December has been really busy: Family, friends, lovers and scholars, God and Mammon, all competing for attention and affection — it’s hard sometime to know which way to turn, which whistle to answer.
Friday the 13th, a day I usually choose to ignore (yes, I do have my superstitious moments) I spent an amazingly warm and comfortable evening giving a talk and answering questions at Portsmouth’s Unitarian-Universalist South Church.
I think it was a bigger turnout than many anticipated and, in spite of a couple of attempted “gotcha moments” by longtime critics during the question and answer period (Note to critics: Don’t get me wrong, I’m happy you were there), everyone was attentive, good-humored and well-intentioned. Thank you to all who came and to all who stayed and chatted afterward.
A few of us went to Flatbreads afterward and deconstructed the evening over pizza. I was informed that I didn’t fully answer two questions (Senior moment admission: I didn’t hear the question fully) and I’m sorry — you know who you are and if you need me to answer more fully, write to me at the e-mail below.
The questions were really thoughtful, even those questions that came from a place of a fear rooted in not knowing something — but knowing that the “something” was important. Those questions I welcome in the “Public Square.”
What baffles me still is my inability to understand the kind of fear — fear that is rooted in a deliberate ignorance and refusal to acknowledge the legitimacy of the Other — that motivates some readers.
Why, exactly, if they have such faith in the strength, power and intelligence of the American people — if America is indeed an exceptional nation — are they so afraid that one voice, speaking from a different perspective, would be so corrupting?
Do they think Americans are so weak-willed and gullible that they can’t make rational decisions?
Do they think America shouldn’t embrace free speech if it doesn’t conform to their conventional wisdom?
Are they so fearful of the imminent loss of white privilege and power that is approaching when whites become a minority in America that they are desperate to blame anyone for their loss of authority and privilege?
Let me assure you: America is going to be all right. America has fought these battles before and survived. True, the stakes seem never to have been as high, the dispossessed so many, but the American dream will prevail — the dream of an America rooted in freedom, dignity, fairness, opportunity and social justice, not the faux-Hollywood dream of white picket fences and Donna Reed.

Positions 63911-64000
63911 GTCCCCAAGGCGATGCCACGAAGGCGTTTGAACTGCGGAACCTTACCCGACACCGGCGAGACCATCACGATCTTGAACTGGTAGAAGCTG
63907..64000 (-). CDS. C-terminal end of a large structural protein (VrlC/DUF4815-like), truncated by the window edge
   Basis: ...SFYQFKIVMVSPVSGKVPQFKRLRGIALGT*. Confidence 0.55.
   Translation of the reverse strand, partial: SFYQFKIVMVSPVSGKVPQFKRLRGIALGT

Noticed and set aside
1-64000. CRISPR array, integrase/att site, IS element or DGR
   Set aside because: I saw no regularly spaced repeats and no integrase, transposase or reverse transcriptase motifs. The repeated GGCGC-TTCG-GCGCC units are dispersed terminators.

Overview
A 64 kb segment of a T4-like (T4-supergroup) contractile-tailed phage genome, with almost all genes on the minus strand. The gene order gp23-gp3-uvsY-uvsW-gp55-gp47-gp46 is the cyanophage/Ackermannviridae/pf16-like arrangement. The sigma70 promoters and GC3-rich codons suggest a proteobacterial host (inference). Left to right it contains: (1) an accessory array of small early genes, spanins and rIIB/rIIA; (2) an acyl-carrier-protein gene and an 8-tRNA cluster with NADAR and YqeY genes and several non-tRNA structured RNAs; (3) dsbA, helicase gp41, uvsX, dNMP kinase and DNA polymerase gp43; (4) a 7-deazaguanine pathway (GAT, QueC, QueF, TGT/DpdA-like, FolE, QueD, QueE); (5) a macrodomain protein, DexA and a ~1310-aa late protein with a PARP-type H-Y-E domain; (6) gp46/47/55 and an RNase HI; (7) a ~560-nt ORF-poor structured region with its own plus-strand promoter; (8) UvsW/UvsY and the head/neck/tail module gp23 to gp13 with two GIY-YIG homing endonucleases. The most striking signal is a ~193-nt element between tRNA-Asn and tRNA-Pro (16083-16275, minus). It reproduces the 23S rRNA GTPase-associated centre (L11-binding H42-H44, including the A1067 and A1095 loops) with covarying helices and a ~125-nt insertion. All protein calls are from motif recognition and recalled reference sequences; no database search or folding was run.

Today, make room for the Americans out there — who are legion — who love this country and who want to fix those things now broken that can be salvaged or replaced. And the first step in fixing something that is broken is recognizing and critiquing what went wrong.
It’s patriotic to critique. It’s an obligation of any American who loves this country.
Friday night at the Unitarian-Universalist church brought many good Americans together — not legions, but I know they’re out there. I was happy to be in their company. Unitarians, along with Catholics, Irish, Muslims, atheists and many others, all who were once the outsiders whom the dominant white Anglicans feared, were among the gathered guests, and it was both challenging and festive to be there.
Friday night we were sustained by the exceptional vision of the Founding Fathers who knew that for the great American experiment to succeed it must be inclusive — that all are welcome with equal rights. That to exclude any, to limit one, is to exclude and limit all.
American orthodoxy, a current expression of historic white experience that is supposed to be the normative experience for all Americans regardless of color or religion, is being challenged across this country.
That such a challenge can be made is what makes America exceptional. The protection of our foundational documents and principles is what sustains us.
One can either choose true American exceptionalism — the promise of America — and join their struggle, or one can focus on perceived slights and radicalism and try and diminish the cause.
Friends, families, lovers — remember that on this holiday season, as the streets grow dark and cold and as many Americans in privilege light fires, turn up thermostats and prepare to unwrap presents wrapped in foil and gilt, that in some communities there will be some children who will more closely resemble the Little Match Girl than there will be a new Lexus or Benz under Christmas trees.
Remember that Jesus, whose birth will be celebrated on Wednesday, would never have allowed the poor to starve and the homeless to freeze. He certainly would not have driven a Mercedes.
On Dec. 25, wherever the presence of Jesus, soup will be served and the Little Match Girl will be embraced.
On Dec. 25, let’s all remember that social justice calls for more than charity — let’s all remember the promise of Jesus.
This column appeared originally in the Portsmouth Herald.